Dialogs With My Teacher #39

Michael McAlister Blog, Dialogs 4 Comments

Here’s†another installment†in a series of emails that took place between Michael and one of his senior students beginning the Summer of 2009. May you find the exchange interesting and enriching.


Oct. 8, 2010 (#39)

Student: Why havenít you ever publicly claimed that you are enlightened. Is this because of how it may be taken, and that it may not be helpful?

Michael: No matter how I answer that question, I’m screwed. If I say ‘yes,’ it either turns people off or helps generate inappropriate attachments to my particular expression of realization. If I say ‘no,’ it usually lets people decide for themselves and forces some deep examination of me which usually disappoints them since, more than anything else, I’m a normal guy.

Student: Why would this being normal be a problem?

Michael: It isnít. But lots of seekers aren’t into having the Dharma expressed from a normal guy, even though that’s what this teaching is all about. The fact is that it doesn’t matter what any of us think since our thinking, and the attachments to the arising thoughts, are what prevent realization in the first place. I’m nothing other than what I am, what you are, what all things are, at the core of Being. This makes me utterly ordinary and kindaí boring in some ways. Thereís nothing really special going on.

Student: Then what sets you apart? Why do you people come to listen to your talks and do the whole retreat thing and so forth?

Michael: I donít know what sets me apart. I donít look at it that way. Iím just reminding people of a Truth that theyíve forgotten. Most likely they begin to trust me and my approach because they see that I don’t feel particularly caught by much. This doesnít mean that Iím disengaged but rather that I don’t get very stuck most of the time. To be sure, I still have worldly struggles but they don’t stick. And if they do get sticky, I usually watch as an appropriate response arises.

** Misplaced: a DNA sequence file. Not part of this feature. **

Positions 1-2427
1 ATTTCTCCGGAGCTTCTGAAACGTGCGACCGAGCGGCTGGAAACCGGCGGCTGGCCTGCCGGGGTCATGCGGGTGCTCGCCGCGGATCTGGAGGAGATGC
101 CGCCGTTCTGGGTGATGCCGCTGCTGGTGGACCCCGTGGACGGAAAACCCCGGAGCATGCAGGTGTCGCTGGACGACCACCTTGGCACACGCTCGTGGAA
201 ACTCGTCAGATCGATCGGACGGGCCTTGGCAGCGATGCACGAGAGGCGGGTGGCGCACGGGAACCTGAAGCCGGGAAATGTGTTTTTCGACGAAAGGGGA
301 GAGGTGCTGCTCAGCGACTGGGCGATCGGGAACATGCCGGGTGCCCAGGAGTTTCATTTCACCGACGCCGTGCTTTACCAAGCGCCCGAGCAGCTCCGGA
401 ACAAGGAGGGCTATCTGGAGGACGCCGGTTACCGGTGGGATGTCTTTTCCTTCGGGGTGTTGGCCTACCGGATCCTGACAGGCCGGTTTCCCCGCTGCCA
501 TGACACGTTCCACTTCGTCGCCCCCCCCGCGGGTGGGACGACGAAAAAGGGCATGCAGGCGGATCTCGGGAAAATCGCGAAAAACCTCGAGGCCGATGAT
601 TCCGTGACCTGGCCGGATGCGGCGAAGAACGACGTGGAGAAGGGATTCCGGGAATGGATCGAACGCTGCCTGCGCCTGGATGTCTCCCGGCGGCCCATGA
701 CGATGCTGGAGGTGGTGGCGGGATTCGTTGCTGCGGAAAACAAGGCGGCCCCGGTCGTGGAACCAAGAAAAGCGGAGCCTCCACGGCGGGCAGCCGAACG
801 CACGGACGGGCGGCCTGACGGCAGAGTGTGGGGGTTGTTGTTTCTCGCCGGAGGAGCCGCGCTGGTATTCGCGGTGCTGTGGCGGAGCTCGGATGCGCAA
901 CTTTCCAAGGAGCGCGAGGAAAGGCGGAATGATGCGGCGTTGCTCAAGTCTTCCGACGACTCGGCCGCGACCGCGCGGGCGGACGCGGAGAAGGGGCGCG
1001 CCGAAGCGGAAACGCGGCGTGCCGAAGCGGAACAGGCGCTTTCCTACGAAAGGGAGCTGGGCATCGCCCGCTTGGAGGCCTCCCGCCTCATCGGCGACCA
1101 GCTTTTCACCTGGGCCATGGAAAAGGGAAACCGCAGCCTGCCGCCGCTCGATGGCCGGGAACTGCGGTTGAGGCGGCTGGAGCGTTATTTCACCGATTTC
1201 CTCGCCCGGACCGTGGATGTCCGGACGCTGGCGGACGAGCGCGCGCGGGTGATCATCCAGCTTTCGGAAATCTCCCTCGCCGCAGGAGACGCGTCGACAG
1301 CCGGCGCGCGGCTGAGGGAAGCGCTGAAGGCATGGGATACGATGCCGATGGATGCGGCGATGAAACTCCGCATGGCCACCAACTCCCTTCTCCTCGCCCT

Student: This living without getting stuck is enlightenment?

Michael: Thatís a good way to put it. But back to your question: Does this make me enlightened? Let me counter that question with another: Who is it that cares?

Student: That’s just what I’d imagined as your response. I’ve not heard anyone say, “I’m enlightened” and not had it sound egoic.

Comments 4

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  1. bradleypaulsmith

    Michael, some zen buddhists from history having experienced kensho felt superiority. Some quite famous and influential. I believe I have experienced kensho. I feel nothing. Most of those “masters” returned to contrition. Kensho has only awakened me to the suffering of human-kind. Is accepting suffering the beginning of enlightenment?

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      Michael McAlister

      Accepting suffering suggests that we’ve moved on from resisting suffering. So, in a way, it’s further down the path, so to speak.

      As to your other point, I’d say that whenever we start to explore the meaning of experiences like kensho, we get into a minefield of language and ego. If, for example, “I” have a kensho and “I” interpret its meaning based on who and what “I” have grown to know as “me,” then the kensho didn’t really do much. It may have pointed to a spaciousness that’s beyond “I,” but in this case, “I” grasped at it and realigned itself with what it thinks is a new, and improved (maybe even superior-feeling) self. Quite frankly, kensho isn’t any big deal. Except, if it’s authentic, it’ll most likely utterly change your life.

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